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Librarians not endangered species?

by Joy Graham, Head Reference Services

   

Larry Page has said that his “Google” search engine will develop into an electronic super librarian and be able to answer questions instantly through its online access to all the world’s knowledge. Sounds fairly grandiose, but because of Google’s size, growth rate, and number of searches performed each day (150 million), it’s a possibility worth considering.

Click on image for larger view

 

Also worth considering is the interesting fact that although librarians are generally perceived to be on their way out, librarians themselves do not feel this way. Why not? Are we ostriches, or do we know something that we’re not saying, or at least saying very loudly or very effectively?

 

We know that technology is a means, not an end. It’s just another tool, albeit a very effective tool, to help us do the job we’ve always done. Technology enables us to do it better and faster.

 

Every day, librarians help people who need assistance dealing with information effectively. They need help to plan a search strategy, to know where to start looking, to use the features built into the search software, to evaluate the results of the search, to apply it to what they’re working on, and to assess how to do it better the next time.

 

The concept is called “information literacy”, and it’s a skill set that is crucial now and will become increasingly important to academic success and daily life in the future.

I’m old enough to have been in the profession during the early days of the electronic era. It was 1978 when I first heard the now familiar high-pitched connect tone. I was connecting interactively with the National Library of Medicine’s medical literature database in Bethesda, Md., using a dumb terminal, a teletype machine located in the basement office of the hospital where I worked. The purchasing department had been using the machine to order supplies electronically, and I’d gotten permission to give it a whirl.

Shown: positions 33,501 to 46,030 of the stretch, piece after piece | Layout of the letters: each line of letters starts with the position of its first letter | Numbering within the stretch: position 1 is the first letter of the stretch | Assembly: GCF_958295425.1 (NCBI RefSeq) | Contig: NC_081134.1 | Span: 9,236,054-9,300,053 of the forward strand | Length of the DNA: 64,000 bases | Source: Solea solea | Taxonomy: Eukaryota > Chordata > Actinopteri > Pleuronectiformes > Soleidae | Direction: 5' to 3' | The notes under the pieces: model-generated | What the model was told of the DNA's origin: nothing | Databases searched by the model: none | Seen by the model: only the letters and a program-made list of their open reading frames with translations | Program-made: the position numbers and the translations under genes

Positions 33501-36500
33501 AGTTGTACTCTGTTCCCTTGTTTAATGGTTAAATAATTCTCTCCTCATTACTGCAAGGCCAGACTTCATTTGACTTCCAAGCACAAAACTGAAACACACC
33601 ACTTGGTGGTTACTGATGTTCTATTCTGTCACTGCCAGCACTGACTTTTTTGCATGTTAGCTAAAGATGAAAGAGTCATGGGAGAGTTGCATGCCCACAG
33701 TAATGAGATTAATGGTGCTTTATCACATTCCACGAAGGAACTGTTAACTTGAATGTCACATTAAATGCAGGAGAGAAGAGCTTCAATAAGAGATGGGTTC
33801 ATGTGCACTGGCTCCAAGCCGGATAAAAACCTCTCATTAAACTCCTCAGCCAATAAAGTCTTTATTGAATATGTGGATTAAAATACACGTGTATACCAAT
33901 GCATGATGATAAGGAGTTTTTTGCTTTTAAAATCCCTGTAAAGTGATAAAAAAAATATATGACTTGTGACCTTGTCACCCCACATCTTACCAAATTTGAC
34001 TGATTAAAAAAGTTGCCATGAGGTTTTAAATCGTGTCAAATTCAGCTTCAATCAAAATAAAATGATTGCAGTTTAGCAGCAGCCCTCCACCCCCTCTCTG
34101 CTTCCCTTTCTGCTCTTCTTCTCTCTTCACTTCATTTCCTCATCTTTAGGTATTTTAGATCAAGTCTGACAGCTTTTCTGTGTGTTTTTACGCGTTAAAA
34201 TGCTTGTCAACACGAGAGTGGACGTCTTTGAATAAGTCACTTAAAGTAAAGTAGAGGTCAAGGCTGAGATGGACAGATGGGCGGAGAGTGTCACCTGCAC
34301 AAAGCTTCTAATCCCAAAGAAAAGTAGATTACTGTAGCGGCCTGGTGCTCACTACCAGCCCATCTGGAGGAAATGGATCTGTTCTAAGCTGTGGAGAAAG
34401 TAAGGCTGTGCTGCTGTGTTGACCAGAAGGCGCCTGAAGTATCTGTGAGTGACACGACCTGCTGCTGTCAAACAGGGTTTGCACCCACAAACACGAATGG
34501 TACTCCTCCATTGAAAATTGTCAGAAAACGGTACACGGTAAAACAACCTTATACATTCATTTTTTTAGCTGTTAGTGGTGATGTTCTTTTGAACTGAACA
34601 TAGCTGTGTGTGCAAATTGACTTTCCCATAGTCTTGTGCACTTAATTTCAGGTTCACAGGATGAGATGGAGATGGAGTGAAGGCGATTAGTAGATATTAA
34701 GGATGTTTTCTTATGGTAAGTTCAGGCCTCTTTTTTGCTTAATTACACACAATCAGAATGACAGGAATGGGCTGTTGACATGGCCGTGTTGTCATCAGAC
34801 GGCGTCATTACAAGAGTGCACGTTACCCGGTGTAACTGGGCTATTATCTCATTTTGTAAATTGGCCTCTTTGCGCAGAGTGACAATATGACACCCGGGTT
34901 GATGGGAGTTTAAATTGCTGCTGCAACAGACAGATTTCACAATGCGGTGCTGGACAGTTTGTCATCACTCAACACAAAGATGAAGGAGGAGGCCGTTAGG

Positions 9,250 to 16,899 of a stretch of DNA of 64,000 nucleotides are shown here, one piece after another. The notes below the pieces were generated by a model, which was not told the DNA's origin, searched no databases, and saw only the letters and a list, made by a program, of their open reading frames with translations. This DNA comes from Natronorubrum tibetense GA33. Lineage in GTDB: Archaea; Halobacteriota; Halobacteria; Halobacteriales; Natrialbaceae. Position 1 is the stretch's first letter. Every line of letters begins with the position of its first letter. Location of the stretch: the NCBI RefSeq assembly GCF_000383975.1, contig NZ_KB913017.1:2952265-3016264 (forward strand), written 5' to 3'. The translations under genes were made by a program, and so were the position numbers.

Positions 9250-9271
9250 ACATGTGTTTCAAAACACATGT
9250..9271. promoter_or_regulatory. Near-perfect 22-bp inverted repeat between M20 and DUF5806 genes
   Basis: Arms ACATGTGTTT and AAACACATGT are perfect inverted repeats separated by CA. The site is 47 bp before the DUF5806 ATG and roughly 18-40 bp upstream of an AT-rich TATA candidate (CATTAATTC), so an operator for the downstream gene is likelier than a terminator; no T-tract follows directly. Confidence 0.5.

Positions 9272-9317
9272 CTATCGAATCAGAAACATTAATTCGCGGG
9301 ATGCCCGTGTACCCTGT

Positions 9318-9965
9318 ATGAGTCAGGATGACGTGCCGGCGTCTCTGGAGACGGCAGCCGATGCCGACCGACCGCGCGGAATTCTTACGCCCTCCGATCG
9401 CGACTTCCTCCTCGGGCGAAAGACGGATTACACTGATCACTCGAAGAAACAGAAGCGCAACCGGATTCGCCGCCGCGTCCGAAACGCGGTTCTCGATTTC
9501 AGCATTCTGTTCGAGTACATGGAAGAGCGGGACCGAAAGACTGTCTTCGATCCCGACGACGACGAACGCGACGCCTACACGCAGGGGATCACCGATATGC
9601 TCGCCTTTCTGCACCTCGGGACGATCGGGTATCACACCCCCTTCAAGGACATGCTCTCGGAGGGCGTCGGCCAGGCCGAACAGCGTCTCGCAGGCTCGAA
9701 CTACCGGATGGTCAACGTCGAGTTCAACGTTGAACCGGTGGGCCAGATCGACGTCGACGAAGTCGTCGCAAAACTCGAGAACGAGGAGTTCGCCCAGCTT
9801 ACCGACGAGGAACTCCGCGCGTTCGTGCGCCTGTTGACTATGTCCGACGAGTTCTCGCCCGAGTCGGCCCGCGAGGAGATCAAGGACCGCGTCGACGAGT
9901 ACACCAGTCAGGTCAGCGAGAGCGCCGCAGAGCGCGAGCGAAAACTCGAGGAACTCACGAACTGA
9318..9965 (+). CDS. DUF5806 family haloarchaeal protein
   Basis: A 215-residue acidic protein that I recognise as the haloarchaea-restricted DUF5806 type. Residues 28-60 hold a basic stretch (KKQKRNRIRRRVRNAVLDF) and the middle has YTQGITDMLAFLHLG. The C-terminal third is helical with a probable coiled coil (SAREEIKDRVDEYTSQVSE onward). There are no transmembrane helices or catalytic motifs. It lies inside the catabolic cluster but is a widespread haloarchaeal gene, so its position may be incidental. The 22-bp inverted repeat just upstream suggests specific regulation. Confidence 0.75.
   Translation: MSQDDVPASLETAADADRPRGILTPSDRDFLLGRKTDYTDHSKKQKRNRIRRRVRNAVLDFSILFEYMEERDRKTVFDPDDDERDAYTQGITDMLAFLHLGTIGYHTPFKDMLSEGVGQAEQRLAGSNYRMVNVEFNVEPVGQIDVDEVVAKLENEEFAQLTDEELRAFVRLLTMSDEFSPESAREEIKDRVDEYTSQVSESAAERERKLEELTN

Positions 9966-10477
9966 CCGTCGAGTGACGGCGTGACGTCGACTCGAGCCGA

I’ll never forget the first time because it seemed like a miracle. I felt like Alexander Graham Bell. I recognized what a powerful tool it was and that I would never (well, almost never) have to search the print Index Medicus again. I knew this was a true revolution in information access that would save hours of time and enable me to search with a precision never before possible.

That was 25 years ago, and in the intervening years, technology has made possible digital feats that I could not have conceived of then. Twenty-five years from now, I’m sure the profession will be remarking on the primitive state of today’s technology.

We have come a long way, but despite Google’s claims, answers are rarely instant and effective research skills are not intuitive. Although artificial intelligence is gaining ground, Google and other search engines are still oblivious to contextual differences, variations in word meanings, and metaphorical expressions that human intelligence picks up on easily.

Sorry, Larry, the fact is that Googling is just the first step. It’s what happens between the initial Google and the ultimate application and evaluation of the information that keeps us librarians off the endngered species list.

 

 

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